Sunday, July 18, 1999 Published at 10:13 GMT 11:13 UK
Business: The Economy
Banking under scrutiny
Are banks making excess profits?
The UK government could be on a collision course with the banking sector.
The Cruikshank report, which will be published this week, is likely to call for major shake-up of the ways that banks do business on the country's High Streets.
But Mr Cruikshank is believed to have widened the inquiry to include the whole issue of bank charges and cross-subsidies, including passing on interest rate cuts and charges for transferring money.
The banking industry, which is expected to report record profits in the next few weeks, is warning that the recommendations could lead to higher banking charges for personal customers.
Mr Cruikshank is believed to have discovered that banks subsidise their retail customers through higher business banking charges.
And he is likely to investigate the highly profitable mortgage lending business, putting pressure on lenders to pass lower rates more quickly on to the consumer.
Mr Cruikshank is also likely to focus on banking regulation, particularly now that banks try to sell other products to their customers.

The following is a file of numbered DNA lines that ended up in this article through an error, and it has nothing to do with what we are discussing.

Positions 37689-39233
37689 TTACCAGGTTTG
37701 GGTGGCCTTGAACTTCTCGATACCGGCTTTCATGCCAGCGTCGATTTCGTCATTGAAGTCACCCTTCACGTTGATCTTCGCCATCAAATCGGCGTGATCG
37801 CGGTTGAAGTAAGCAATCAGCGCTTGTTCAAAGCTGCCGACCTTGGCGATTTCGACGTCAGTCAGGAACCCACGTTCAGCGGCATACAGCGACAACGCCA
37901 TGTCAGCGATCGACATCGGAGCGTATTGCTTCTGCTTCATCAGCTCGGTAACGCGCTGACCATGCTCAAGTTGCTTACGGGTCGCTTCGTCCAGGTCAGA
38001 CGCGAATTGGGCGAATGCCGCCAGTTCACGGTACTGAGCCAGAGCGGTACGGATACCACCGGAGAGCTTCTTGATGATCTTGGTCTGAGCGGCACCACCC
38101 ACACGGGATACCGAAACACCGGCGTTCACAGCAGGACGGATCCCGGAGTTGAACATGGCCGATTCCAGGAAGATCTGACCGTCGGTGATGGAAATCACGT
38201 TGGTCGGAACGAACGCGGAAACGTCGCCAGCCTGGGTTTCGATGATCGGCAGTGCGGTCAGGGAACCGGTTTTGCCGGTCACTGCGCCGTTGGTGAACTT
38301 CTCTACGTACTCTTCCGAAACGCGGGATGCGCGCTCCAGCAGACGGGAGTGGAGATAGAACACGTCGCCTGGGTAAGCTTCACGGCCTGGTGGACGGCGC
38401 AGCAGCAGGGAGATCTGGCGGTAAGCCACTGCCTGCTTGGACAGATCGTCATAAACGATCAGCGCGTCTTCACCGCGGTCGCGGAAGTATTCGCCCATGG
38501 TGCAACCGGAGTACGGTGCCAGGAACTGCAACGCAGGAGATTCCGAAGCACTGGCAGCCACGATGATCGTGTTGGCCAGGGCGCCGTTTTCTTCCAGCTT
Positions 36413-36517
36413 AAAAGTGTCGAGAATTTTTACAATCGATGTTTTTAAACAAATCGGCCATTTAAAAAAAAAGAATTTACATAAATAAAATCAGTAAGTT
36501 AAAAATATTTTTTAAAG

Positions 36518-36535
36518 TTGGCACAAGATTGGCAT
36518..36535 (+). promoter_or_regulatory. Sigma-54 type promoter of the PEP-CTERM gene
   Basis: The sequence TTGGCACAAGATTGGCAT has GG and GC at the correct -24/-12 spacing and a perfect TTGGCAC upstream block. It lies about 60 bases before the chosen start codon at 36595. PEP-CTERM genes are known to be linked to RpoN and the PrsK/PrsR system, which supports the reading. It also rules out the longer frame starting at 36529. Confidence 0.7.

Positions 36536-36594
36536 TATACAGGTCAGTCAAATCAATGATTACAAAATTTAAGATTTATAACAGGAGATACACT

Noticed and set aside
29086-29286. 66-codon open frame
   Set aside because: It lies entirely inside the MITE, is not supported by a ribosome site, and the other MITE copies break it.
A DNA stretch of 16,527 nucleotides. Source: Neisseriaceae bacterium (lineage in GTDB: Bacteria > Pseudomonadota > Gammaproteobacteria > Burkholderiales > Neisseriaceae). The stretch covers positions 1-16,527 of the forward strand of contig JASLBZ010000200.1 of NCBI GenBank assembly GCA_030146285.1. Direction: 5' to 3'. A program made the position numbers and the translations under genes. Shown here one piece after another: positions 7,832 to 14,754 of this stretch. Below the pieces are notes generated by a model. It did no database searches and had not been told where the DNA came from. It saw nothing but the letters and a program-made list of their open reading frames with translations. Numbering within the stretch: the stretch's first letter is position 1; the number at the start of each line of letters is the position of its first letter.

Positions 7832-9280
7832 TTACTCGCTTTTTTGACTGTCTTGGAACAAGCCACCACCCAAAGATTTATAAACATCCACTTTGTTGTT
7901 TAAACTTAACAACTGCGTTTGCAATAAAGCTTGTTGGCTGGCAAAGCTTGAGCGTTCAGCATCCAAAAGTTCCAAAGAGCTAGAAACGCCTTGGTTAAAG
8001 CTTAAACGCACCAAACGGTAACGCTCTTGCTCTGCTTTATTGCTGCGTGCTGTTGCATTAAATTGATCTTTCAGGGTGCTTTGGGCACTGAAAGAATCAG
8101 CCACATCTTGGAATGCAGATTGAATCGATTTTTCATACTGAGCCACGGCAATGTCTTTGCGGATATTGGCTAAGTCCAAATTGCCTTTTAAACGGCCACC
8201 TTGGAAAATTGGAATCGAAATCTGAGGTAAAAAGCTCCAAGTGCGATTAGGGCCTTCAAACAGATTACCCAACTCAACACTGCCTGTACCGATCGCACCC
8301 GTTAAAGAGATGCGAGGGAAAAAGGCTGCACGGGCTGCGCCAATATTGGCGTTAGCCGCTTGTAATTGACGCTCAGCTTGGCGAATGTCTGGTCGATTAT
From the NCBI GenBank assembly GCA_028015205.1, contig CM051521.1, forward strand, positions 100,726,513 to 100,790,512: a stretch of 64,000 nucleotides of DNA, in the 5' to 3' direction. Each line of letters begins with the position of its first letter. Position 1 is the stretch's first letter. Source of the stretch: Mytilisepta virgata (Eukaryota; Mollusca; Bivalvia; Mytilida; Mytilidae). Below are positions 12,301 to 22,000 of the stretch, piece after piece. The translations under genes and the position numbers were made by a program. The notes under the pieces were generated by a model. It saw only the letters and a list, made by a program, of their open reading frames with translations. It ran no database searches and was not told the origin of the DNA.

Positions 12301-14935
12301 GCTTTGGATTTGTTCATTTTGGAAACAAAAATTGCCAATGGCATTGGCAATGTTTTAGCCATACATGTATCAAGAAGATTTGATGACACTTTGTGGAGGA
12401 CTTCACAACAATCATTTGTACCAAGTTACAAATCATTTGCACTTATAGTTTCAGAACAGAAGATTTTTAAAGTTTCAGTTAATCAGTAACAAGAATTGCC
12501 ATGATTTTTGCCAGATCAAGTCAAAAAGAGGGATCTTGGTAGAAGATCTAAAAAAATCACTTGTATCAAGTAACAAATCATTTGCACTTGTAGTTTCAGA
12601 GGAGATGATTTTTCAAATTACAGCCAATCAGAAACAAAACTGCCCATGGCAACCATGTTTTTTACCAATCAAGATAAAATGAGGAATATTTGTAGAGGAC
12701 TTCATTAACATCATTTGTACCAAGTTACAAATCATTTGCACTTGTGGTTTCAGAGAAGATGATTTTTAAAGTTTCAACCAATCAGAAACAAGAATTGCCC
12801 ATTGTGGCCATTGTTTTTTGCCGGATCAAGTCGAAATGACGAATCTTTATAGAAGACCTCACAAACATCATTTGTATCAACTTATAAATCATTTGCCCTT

He is believed to have already talked to the UK's regulatory agency, the Financial Services Authority, about tougher regulation for banks, including an obligation to consider competition issues.
Profits under scrutiny
The UK banking sector is expected to reveal total profits of around £8.5bn this year.
James Johnson, banking analyst at Credit Lyonnais, said UK banks are delivering returns of 25% - 30%, a tidy sum when looking at the cost of capital averaging at 10-11%.
Mr Johnson believes that the Cruikshank report could conclude "that levels of profitability are far higher than is economically justified".
Profits have been boosted by the increase in mortgage lending and house prices, with retail banks like Lloyds TSB and Halifax doing best.
But the wholesale money markets have also recovered from the world financial crisis.
Bank shares have risen sharply in the last few months.
And takeover fever is rife in the sector, after the failure of Alliance & Leicester and Barclays to find merger partners.
Profits economically justified?
Mr Cruickshank's report could revive pressure in the Labour Party for an excess profits tax on banks, although both Mr Cruickshank and the Chancellor, Gordon Brown, have rejected that approach.
"There's a fair chance he (Mr Cruikshank) is going to conclude that levels of profitability are far higher than is economically justified," said James Johnson of Credit Lyonnais.
However, many banking analysts believe that Mr Cruickshank will stop short of specific measures to curb "excessive" profits.
"Our sense is that recent market fears over a material impact on banking profitability arising from Cruickshank remain overdone," analysts at Merrill Lynch said in a note.
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